Pieces of old Jacksonville City Hall, courthouse to be recycled

City Hall implosion, courthouse demolition debris to be reused in city projects

JACKSONVILLE, Fla. – Crews have been hard at work clearing the site of the implosion of old City Hall implosion and the demolition of the old Duval County Courthouse.

Instead of sending all the rubble to a landfill, much of it will be recycled and reused in other projects around the city.

Several days after Sunday's implosion of old City Hall, debris standing several stories high still remained downtown. News4Jax was told just about everything left behind from the building will be recycled, aside from any wood or plastic.

Thousands watched Sunday morning when the dynamite went off and the old 15-floor riverfront building crumbled to the ground. 

BOLD CITY BLAST: Special section for full coverage, history of City Hall, Courthouse
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DRONE VIDEO: 2 more views of City Hall blast

The cleanup process has been underway this week, with a steady flow of trucks coming to the job site every day and leaving loaded with chunks of debris.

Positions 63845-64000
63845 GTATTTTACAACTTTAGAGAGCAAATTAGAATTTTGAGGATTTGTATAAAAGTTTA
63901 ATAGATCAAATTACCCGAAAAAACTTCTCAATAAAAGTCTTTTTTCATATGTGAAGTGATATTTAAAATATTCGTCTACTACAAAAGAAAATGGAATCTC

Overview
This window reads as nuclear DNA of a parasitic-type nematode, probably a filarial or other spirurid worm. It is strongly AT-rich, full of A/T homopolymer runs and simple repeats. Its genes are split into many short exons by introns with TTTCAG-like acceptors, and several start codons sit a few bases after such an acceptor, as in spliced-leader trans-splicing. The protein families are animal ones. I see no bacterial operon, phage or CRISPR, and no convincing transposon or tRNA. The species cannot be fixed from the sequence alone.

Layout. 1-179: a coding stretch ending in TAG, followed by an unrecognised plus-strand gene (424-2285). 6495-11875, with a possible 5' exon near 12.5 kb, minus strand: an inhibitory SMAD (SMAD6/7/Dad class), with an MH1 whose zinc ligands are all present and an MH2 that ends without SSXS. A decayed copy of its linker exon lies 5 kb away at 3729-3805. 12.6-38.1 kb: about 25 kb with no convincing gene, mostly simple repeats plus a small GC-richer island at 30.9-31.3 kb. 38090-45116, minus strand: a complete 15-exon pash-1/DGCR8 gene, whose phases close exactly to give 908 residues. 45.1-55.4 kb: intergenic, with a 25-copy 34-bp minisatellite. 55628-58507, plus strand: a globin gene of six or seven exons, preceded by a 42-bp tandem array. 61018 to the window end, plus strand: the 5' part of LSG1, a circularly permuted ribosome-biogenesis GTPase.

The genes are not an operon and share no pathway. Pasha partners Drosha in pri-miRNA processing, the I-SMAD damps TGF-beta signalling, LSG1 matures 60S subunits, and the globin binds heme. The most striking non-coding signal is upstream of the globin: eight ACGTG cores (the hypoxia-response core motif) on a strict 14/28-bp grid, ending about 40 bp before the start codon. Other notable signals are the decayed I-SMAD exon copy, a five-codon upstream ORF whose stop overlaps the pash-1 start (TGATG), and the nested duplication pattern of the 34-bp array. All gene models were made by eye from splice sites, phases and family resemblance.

On Thursday, News4Jax visited a local crushing yard facility where everything gets sorted out. There were mounds of broken-down brick, concrete and asphalt from the downtown project -- ready to be reused.

Between the old courthouse demolition and old City Hall implosion, around 70,000 tons of material will be recycled by United Brothers Development.

"We will be taking all of the brick, tile and concrete from that job and recycling it to be used back into the city," said Lance Dostie, concrete division manager for United Brothers Development.


Over time, pieces of the old City Hall and the old courthouse will become part of local roads, parking lots and even driveways.

"A lot of the brick paver driveways you see in Jacksonville actually come from recycled concrete, so you might have a driveway that has some of the football stadium, some of the JaxPort, and, now, some of the courthouse in it," Dostie said.

According to United Brothers Development, recycling concrete saves a tremendous amount of space at local landfills and, ultimately, protects the environment by preventing the expansion of lime rock mines throughout the state.

United Brothers Development told News4Jax a project of this size will take a couple of months to fully clear. Once it’s complete, it will be filling the site up with dirt to bring the ground back to a normal level.

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